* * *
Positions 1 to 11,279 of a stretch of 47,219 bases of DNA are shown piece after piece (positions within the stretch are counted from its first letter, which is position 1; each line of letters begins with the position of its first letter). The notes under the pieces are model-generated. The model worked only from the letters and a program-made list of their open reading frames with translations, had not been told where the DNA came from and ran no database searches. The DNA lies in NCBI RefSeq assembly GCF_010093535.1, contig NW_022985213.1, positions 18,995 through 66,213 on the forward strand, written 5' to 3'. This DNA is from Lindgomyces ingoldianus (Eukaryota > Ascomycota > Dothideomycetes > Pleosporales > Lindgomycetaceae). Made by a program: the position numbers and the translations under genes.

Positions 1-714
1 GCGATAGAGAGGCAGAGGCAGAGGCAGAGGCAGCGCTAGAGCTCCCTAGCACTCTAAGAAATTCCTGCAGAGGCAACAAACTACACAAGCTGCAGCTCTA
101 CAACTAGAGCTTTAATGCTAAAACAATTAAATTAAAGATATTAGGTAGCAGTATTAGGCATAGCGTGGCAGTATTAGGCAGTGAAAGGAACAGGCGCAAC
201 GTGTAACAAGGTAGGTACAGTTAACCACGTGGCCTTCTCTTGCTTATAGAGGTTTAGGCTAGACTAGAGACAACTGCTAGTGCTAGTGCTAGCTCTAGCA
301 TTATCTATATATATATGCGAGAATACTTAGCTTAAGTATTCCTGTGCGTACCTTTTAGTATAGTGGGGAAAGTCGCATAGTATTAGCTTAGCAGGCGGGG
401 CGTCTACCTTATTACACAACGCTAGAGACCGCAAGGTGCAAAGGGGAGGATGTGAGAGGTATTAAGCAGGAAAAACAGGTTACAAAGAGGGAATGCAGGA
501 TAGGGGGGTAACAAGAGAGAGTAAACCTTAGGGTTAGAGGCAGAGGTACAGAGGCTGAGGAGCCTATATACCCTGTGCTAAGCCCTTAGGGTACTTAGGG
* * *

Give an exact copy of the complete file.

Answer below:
Positions 1 to 11,279 of a stretch of 47,219 bases of DNA are shown piece after piece (positions within the stretch are counted from its first letter, which is position 1; each line of letters begins with the position of its first letter). The notes under the pieces are model-generated. The model worked only from the letters and a program-made list of their open reading frames with translations, had not been told where the DNA came from and ran no database searches. The DNA lies in NCBI RefSeq assembly GCF_010093535.1, contig NW_022985213.1, positions 18,995 through 66,213 on the forward strand, written 5' to 3'. This DNA is from Lindgomyces ingoldianus (Eukaryota > Ascomycota > Dothideomycetes > Pleosporales > Lindgomycetaceae). Made by a program: the position numbers and the translations under genes.

Positions 1-714
1 GCGATAGAGAGGCAGAGGCAGAGGCAGAGGCAGCGCTAGAGCTCCCTAGCACTCTAAGAAATTCCTGCAGAGGCAACAAACTACACAAGCTGCAGCTCTA
101 CAACTAGAGCTTTAATGCTAAAACAATTAAATTAAAGATATTAGGTAGCAGTATTAGGCATAGCGTGGCAGTATTAGGCAGTGAAAGGAACAGGCGCAAC
201 GTGTAACAAGGTAGGTACAGTTAACCACGTGGCCTTCTCTTGCTTATAGAGGTTTAGGCTAGACTAGAGACAACTGCTAGTGCTAGTGCTAGCTCTAGCA
301 TTATCTATATATATATGCGAGAATACTTAGCTTAAGTATTCCTGTGCGTACCTTTTAGTATAGTGGGGAAAGTCGCATAGTATTAGCTTAGCAGGCGGGG
401 CGTCTACCTTATTACACAACGCTAGAGACCGCAAGGTGCAAAGGGGAGGATGTGAGAGGTATTAAGCAGGAAAAACAGGTTACAAAGAGGGAATGCAGGA
501 TAGGGGGGTAACAAGAGAGAGTAAACCTTAGGGTTAGAGGCAGAGGTACAGAGGCTGAGGAGCCTATATACCCTGTGCTAAGCCCTTAGGGTACTTAGGG